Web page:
Who needs Air Conditioning anymore?
Climate Change

Who needs Air Conditioning anymore?

Jacopo Crimi, 30 Giugno 2019

**Photo by Gaia Squarci. All rights reserved. Roy Ruiz, 39, resident of the Seaview area on Big Island, walks in a slow-buning forest as lava from the eruption of Kilauea volcano advances in the Opihikao area of Big Island, Hawaii. United States**

A new study published in Environmental Science and Policy shows that without adequate and focused policies, many households will rely on air conditioners to adapt to climate change, thus generating even more greenhouse gas emissions.

*Press Release drafted for the publication of a peer-reviewed article by one of our clients*

The rush to Air Conditioning

Venice 15/07/2019 – The study, led by Enrica De Cian, professor at University Ca’ Foscari Venice and researcher at the Euro-Mediterranean Center on Climate Change, analyses for the first time the dynamics which brings households to adopt air conditioning and thermal insulation in 8 countries, of which 5 European, from 1990 till 2040. The study is based on a survey implemented by the OECD on a sample of European families, combined with climatologic data.

Besides the important regional differences, and the surge of AC in the cities, the study also shows that, more than the income of the head of the family, an essential factor for choosing to have an air conditioner at home is actually the wealth of the household. The presence of sensible persons in households, such as children and the elderly, is also crucial. Other important factors are the typology, the property and the state of the home as well as the environmental awareness of the head of the family, and its habit of putting into practice energy saving behaviours.

Prof. De Cian also points out that “Europeans have globally a low inclination for installing Air Conditioners in their home (20% of households on average) if compared to countries like Japan (90%) and Australia (72%) which should reach 100% in 2040. Climatic and cultural differences, even within the same country, lead to very different adoption rates across households today, and for the next 20 years.”

As the number of households which will buy a new AC will increase by an average 4.3% between 2011 and 2040 across the 5 European Countries object of the study, the study shows that this increase is more due to urbanization (3/4) than climate change (1/4).

  • FRANCE is a country with typically little inclination for AC,both for cultural and climatic reasons,and high preference for thermal insulation, with 50% of its dwellings equipped today. In 1990, the percentage of households with AC was almost nil, while since 2000 we can witness a low but constant increase, reaching 13% in 2011 and 17.3% in 2040.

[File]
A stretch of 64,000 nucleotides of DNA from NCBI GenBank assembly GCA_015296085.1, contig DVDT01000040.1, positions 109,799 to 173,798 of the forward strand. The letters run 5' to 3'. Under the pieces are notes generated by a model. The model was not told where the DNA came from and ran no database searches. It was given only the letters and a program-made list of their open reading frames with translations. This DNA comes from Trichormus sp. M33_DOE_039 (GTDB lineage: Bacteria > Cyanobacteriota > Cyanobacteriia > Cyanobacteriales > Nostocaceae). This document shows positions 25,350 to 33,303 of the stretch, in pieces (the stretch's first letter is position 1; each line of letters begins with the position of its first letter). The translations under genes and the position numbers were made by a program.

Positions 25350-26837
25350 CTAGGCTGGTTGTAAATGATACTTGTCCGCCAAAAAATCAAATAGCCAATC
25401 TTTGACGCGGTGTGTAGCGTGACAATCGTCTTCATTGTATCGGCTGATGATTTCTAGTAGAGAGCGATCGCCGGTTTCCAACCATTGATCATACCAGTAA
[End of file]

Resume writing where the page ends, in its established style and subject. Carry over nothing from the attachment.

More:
• Similarly to France, THE NETHERLANDS see about 60% of its households equipped today with some sort of thermal insulation. As the number of hot days have increased by 60% between 1990 and 2011, the number of AC in households have also surged: from 0.5% in 1990 to 14% in 2014, the study projects a worrying 19% for 2040.
  • SPAIN on the opposite, being the only Mediterranean country object of the study, shows well different characteristics and distributions. Also because of the numerous heatwaves insisting on the country, the 5% of households having an AC in 1990 will become 50% in 2040, while thermal insulation reaches only 1/3 of the dwellings, and will remain constant.
  • SWEDEN, being a north-European country, is traditionally less exposed to recurring heatwaves but the number of households with AC have nevertheless increased today by 30 times since 2005, and the study projects it will reach more than one family in five in 2040. This is also one of the countries with more inclination for thermal insulation with almost one family on two in 2040.
  • SWITZERLAND, because of its peculiar cultural, territorial and climatic characteristics is – among the European countries analysed – the one with fewer AC installed today, but these will increase by 50% in the next 20 years, reaching 15% of the households in 2020.

The EU is currently lagging in its scheduled objectives to cut heavily Green House Gas Emissions by 2020 and 2030. It is true that new buildings consume on an average 40% less energy than old ones, but only 1% of the current stock is of this type in Europe.

“As highlighted by a number of studies, improving thermal insulation of buildings through the adoption of building codes, is among the most effective policy instruments for reducing residential energy consumption and reduce adaptation needs for cooling” explains Filippo Pavanello co-author of the study and researcher at Ca’ Foscari. “New policies should also seek to increase the environmental awareness of the public, as we show that this is an important factor for deciding to install AC in your home and choose how much to use it.”

This new study is the collective effort of a team of researchers financed by the European Research Council and currently based in Venice at Ca’ Foscari University and at the Euro-Mediterranean Center on Climate Change. This same team studies the broader theme of adaptation to climate change thanks to energy, and seek to advise on how it will be possible to possibly break this vicious cycle, where more emissions mean more climate change, leading to increase in energy use for adaptation and thus further emissions.

50 days open access link to the paper on Environmental Science and Policy: https://www.sciencedirect.com/science/article/pii/S1462901119304216?dgcid=author